Getting up to speed with webpack

October 11, 2016
webpack

webpack

After the introduction of Node.js, npm, Gulp and Yeoman. It is time to spend some time on another tool called webpack. Webpack is a module bundler and is one of the tools which is used in the building process of a SharePoint Framework client-side web part.

In this article I will tell you more about webpack, what does it do for the SharePoint Framework and how you can use it for your own projects.

What is a module bundler?

As a SharePoint Dev. we or the most of us have included/injected JavaScript files in SharePoint to do various things. Most of the time these files had none or a few dependencies. This made it easy to maintain (if you knew what you were doing of course).

Nowadays when you start building applications with JavaScript or TypeScript and want to work in a structured way. You quickly end up with a lot of files and dependencies. Of course, you do not want to include all these files to your page, as this would result in a lot of HTTP requests. This is where a module bundler comes into play.

A module bundler like webpack can group files and "glue" them together in a bundled file by taking the dependencies into account. The outcome of using webpack would be to end up with a single file or a couple of bundled files. This results in fewer HTTP requests.

Definition of a module bundler

Definition of a module bundler

How webpack is used in the SharePoint Framework

When you open a SharePoint Framework project, you see the following files:

SharePoint Framework React project files

SharePoint Framework React project files

The default structure for a client-side React web part is clear. At the top of every file, you can see its dependencies. When you run the $ gulp bundle command, it kicks off the bundling process:

Info: you can also run $ gulp bundle --ship but this will also minify the JavaScript file.

Gulp bundle output

Gulp bundle output

Once the bundling process is completed, you end up with the following output (in the dist folder):

Gulp bundle output files

Gulp bundle output files

Only the JavaScript and map file are important for running your client-side web part. The other files are statistics of your generated bundle.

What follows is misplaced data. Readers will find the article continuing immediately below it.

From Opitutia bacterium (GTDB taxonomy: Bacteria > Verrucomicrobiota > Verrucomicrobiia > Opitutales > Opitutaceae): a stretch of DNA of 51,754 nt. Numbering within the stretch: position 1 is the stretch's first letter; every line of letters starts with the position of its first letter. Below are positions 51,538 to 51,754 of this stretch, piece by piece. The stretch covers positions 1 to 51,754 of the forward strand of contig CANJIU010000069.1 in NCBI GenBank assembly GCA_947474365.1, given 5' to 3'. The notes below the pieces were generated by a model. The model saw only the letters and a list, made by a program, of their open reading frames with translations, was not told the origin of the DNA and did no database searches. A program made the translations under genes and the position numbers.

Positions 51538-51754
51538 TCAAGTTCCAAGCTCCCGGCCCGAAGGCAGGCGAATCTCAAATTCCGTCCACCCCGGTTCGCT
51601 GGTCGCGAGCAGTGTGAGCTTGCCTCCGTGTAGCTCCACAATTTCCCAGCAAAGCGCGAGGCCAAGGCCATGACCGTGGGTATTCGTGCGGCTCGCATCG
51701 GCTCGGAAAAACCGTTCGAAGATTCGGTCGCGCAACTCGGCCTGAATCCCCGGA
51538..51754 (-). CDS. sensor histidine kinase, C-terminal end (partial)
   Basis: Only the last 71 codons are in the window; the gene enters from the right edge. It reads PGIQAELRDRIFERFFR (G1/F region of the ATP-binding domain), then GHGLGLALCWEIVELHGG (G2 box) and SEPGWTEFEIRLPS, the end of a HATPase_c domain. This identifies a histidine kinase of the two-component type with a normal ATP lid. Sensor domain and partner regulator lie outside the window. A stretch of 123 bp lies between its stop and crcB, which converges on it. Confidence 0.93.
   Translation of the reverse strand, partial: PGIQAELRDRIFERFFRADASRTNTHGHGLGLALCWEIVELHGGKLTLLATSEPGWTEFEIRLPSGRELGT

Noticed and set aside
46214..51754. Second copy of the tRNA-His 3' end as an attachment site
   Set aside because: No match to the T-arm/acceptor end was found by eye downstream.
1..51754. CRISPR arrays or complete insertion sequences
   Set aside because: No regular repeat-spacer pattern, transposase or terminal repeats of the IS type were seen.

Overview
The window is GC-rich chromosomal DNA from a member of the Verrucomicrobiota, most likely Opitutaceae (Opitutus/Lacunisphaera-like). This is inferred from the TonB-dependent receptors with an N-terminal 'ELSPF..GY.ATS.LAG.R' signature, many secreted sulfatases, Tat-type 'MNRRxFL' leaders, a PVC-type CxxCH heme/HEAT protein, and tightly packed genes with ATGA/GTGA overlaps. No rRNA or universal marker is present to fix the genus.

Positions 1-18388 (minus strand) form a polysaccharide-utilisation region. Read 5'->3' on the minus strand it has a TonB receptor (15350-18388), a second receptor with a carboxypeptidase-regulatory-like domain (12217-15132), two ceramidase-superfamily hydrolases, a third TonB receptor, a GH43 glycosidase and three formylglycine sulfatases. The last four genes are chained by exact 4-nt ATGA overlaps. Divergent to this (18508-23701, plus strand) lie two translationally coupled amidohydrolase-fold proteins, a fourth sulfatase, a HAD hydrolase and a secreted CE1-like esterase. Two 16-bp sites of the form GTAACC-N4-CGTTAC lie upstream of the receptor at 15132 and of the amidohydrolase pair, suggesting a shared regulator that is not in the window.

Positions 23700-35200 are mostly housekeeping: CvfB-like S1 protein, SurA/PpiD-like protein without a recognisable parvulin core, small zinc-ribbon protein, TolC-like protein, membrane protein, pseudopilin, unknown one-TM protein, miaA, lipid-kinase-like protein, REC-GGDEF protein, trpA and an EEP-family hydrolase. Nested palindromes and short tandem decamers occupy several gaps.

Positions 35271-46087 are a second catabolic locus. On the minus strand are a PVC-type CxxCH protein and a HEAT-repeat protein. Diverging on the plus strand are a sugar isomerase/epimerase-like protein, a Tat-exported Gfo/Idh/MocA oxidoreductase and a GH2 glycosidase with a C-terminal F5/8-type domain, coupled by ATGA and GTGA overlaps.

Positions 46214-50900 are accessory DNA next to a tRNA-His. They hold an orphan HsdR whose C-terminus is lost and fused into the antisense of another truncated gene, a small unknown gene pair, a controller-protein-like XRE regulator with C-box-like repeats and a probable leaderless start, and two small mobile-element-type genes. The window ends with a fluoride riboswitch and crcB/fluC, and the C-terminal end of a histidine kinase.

If you open the JavaScript file, you will see that are your file contents have been added to that one bundle file (even the CSS).

Bundled JS file

Bundled JS file

So as you can see, the advantage of using webpack in the SharePoint Framework is that only one bundled file is required (and a couple of external files like React, Office UI Fabric, etc.). Webpack has more to offer than bundling, it can also do things like asset hashing, file loaders, plugins and more.

Using webpack in your own applications

Of course, webpack is not limited to being used only within the SharePoint Framework, it can be used in any of your client-side dev applications.

Simple sample

Start by installing webpack. You can do this either globally or locally in the project. If you want to test it out from the command prompt, I would be recommended to install it globally:

For installing it locally to the project, you have to do it like this:

Info: notice the --save-dev flag which defines that it only needs webpack as a developer dependency.

Create a new file called app.js and add the following content:

Create a new file called index.js and add the following content:

This is just a simple example in which you load a dependency and execute the function from within that file. Once you have these files in place and have installed webpack globally you could run the following command:

webpack bundle command

webpack bundle command

As you can see in the above screenshot, it will bundle the two files (index and app) together into one bundled file. To show you that the bundle file works, you can run:

Run the bundle file

Run the bundle file

Using a webpack configuration file